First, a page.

05 February, 2011

A History of Egypt: Episode 2 – Nasser

Continuing my exciting series on the History of Egypt

In 1948, Egypt joined other Arab states in sending its armed forces to assist the Palestinians in their struggle against the emerging Israeli state. Egyptian forces performed rather badly in this conflict, undermining support for the monarchy. In 1952, a military coup overthrew the monarchy. After a power struggle, Colonel Gamel Abdel Nasser became Egypt's president. He was the first ethnic Egyptian leader of his country since the pharaohs*.

Nasser negotiated a British withdrawal form the Canal Zone and then embarked on a radical series of reforms. He also shut down the parliamentary system that had existed under the monarchy, setting up a purely authoritarian system of government based on himself. And he began to orient the country towards the Soviet Union. Nasser cut a charismatic dash and became something of a hero across the Arab world. He even achieved a short-lived union of Egypt and Syria, seen as a possible harbinger of a future united Arab state.

When the secular nationalist character of Nasser's programme became clear, he earned himself the enmity of the Muslim Brotherhood. He suppressed their conspiracies against him and executed their chief ideologue, Sayyid Qutb.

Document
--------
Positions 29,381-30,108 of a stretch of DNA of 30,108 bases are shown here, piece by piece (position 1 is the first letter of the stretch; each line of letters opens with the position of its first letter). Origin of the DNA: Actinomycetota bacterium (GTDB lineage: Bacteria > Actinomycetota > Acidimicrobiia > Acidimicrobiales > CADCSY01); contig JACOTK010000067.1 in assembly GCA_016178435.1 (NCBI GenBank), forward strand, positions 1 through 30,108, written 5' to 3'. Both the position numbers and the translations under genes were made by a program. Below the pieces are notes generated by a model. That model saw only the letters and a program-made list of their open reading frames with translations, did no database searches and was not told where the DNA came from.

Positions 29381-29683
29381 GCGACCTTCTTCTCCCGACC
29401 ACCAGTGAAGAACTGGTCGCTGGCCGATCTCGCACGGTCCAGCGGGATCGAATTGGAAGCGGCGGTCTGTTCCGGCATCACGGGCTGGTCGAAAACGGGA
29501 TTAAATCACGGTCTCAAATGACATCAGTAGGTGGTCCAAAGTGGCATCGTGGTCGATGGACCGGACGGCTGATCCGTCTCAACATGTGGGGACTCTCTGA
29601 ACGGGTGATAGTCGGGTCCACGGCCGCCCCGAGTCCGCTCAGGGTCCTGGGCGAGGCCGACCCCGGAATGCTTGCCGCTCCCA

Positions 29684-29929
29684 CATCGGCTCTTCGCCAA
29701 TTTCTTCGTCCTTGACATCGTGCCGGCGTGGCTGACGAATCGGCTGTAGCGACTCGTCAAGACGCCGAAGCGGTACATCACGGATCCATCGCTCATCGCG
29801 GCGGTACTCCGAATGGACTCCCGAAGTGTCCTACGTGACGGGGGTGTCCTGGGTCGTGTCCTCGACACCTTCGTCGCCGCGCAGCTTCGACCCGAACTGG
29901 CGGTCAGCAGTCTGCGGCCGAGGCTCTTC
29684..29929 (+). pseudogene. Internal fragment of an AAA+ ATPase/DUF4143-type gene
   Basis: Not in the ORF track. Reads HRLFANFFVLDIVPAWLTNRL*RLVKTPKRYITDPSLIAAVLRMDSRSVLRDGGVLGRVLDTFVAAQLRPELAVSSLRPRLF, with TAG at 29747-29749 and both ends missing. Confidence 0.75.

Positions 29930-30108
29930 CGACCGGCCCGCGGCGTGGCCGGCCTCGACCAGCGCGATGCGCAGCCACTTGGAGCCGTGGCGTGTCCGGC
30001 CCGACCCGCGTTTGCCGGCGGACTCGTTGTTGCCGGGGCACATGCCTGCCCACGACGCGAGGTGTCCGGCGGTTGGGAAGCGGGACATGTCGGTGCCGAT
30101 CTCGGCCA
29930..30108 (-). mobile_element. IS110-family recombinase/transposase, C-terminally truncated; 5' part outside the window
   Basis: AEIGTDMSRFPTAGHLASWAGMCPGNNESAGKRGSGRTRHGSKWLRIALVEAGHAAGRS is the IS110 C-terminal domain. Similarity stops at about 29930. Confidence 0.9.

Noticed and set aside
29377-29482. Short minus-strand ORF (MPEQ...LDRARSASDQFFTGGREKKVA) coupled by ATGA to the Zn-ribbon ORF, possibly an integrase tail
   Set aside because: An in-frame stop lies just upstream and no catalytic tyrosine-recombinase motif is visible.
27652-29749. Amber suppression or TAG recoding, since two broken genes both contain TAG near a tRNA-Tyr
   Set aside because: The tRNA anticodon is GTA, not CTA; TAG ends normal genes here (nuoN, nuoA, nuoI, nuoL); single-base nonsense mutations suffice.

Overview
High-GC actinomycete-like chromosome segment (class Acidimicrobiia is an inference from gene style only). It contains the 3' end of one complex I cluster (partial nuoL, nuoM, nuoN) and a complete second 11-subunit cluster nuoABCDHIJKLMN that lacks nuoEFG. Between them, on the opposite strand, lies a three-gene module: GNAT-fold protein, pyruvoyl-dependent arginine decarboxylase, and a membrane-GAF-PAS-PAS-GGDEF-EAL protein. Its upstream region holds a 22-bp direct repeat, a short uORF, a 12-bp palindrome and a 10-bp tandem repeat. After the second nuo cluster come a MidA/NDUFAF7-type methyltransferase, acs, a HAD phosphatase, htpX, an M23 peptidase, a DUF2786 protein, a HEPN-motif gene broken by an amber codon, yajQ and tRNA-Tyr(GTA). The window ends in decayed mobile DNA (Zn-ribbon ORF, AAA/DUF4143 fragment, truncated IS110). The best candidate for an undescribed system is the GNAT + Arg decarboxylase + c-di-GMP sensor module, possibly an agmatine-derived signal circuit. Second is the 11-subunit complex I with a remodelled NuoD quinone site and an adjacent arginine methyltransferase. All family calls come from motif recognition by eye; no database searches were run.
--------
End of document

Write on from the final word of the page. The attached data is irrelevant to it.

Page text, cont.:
When Nasser went and nationalised the Suez Canal, he earned the pathological hostility of the British government. They joined with Israel and France in attacking Egypt, reoccupying part of the Canal Zone. However, the invasion failed when the USA refused to support it. The three invaders withdrew and Nasser's stock soared.

From there, however, it was downhill for him. His economic reforms ran out of steam. In 1967, Egypt found itself at war with Israel again. This time the Israelis destroyed the Egyptian armed forces in an embarrassingly brief and one-sided campaign. The Israelis also occupied the Sinai Peninsula and the east bank of the Suez Canal, closing off this vital source of foreign exchange. Nasser was humiliated, and died a broken man in 1970.

*I have to qualify this statement. The Kings of Egypt had been of Albanian extraction, but by the time of the monarchy's overthrow they had lived in Egypt for around a hundred years, and could arguably be taken to have become naturalised. Nasser was also preceded as Egypt's president by General Muhammed Naguib, an ethnic Egyptian, but during this brief period real power lay with Nasser.

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